Archive for August, 2009

Why are young people not coming to the traditional church? An apology for reaching young people

Saturday, August 29th, 2009

“Why are 20-year-olds not responding to the Gospel and coming to church?” This was the provocative question asked by Rev. John Roth[1] in his Good Friday sermon in 2008. The following was my email response to his question with a few additions.

Many years ago J. Gresham Machen (d. 1937) wrote a booklet, “Christianity and Culture.”  I don’t have the booklet (which is only 15 pages) but I am reading quotes from this book in William Lane Craig’s, Reasonable Faith: Christian Truth and Apologetics.  Machen wrote, “The chief obstacle to the Christian religion to-day lies in the sphere of the intellect. . .  The Church is perishing to-day through the lack of thinking, not through an excess of it” (Machen p. 13, in Craig, p. xv).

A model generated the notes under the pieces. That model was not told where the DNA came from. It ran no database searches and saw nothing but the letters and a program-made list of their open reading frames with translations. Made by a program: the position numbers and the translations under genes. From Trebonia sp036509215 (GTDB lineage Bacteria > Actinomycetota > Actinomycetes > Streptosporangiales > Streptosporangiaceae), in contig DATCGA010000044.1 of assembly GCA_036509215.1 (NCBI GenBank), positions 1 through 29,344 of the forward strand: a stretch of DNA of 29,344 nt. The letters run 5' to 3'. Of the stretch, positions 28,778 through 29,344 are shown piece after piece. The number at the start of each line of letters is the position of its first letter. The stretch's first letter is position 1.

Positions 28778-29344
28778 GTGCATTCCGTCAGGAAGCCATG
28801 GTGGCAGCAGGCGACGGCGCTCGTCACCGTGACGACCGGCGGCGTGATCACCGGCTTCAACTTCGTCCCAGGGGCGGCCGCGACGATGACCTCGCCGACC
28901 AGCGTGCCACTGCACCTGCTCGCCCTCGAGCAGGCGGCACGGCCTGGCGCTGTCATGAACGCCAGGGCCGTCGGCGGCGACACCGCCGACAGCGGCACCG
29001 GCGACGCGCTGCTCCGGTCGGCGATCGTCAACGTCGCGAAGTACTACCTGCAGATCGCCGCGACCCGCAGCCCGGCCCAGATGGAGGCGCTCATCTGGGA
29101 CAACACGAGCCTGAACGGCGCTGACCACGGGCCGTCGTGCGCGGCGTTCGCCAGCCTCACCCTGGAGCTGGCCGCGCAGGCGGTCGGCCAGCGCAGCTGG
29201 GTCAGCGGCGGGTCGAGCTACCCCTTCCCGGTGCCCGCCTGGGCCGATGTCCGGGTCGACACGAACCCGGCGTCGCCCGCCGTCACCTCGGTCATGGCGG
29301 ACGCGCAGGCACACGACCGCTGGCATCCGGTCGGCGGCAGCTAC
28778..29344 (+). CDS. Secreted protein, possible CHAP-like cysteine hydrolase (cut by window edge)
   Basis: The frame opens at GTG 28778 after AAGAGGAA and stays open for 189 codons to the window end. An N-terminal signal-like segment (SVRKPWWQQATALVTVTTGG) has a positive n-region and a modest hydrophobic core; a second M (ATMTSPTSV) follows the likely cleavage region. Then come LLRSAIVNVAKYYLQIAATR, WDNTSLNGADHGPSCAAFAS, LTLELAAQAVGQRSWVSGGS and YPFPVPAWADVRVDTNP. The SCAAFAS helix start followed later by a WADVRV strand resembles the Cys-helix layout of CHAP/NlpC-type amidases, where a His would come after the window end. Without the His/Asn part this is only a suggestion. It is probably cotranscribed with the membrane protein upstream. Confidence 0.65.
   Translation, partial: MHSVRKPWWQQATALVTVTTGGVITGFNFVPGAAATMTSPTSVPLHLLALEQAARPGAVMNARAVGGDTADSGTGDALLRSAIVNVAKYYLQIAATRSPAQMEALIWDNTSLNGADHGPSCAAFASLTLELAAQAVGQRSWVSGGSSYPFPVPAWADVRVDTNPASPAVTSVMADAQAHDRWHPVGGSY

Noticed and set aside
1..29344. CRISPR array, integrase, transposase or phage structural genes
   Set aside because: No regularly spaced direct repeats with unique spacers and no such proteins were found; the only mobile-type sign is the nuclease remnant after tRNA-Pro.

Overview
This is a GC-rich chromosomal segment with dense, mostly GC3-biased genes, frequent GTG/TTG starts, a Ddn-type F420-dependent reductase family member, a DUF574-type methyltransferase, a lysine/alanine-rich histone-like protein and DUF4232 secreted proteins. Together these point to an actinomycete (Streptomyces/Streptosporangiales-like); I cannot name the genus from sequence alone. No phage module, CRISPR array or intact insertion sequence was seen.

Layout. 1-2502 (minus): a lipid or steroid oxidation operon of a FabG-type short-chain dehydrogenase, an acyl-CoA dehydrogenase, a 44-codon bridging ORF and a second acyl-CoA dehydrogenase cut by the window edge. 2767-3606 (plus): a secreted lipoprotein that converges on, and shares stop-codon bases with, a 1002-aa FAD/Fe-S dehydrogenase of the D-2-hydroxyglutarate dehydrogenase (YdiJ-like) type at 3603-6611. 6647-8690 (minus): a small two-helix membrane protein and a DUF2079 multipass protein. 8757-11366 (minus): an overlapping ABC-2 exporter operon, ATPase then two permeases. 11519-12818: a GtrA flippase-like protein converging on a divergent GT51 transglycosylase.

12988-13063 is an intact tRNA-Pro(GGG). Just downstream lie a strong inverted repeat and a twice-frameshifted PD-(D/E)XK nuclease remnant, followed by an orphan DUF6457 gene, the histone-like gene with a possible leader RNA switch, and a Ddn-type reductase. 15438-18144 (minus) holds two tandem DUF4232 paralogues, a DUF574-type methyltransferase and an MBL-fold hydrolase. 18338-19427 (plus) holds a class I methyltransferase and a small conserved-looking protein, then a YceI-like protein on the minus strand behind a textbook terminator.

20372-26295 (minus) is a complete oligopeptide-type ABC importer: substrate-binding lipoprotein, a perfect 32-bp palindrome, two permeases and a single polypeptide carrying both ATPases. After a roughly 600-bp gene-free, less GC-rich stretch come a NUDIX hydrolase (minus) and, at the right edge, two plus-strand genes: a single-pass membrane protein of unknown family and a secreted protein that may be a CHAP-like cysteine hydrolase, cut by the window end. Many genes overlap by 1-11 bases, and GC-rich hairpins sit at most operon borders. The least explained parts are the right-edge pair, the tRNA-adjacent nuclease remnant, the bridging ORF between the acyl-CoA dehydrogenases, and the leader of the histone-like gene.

William Lane Craig is one of the foremost evangelical apologists in the world today.  He is addressing intellectual issues of our day.  See his homepage HERE.  Some of Craig’s debates and articles are HERE.

Craig states the following that, I think, addresses some of the problems in engaging 20-year-olds today: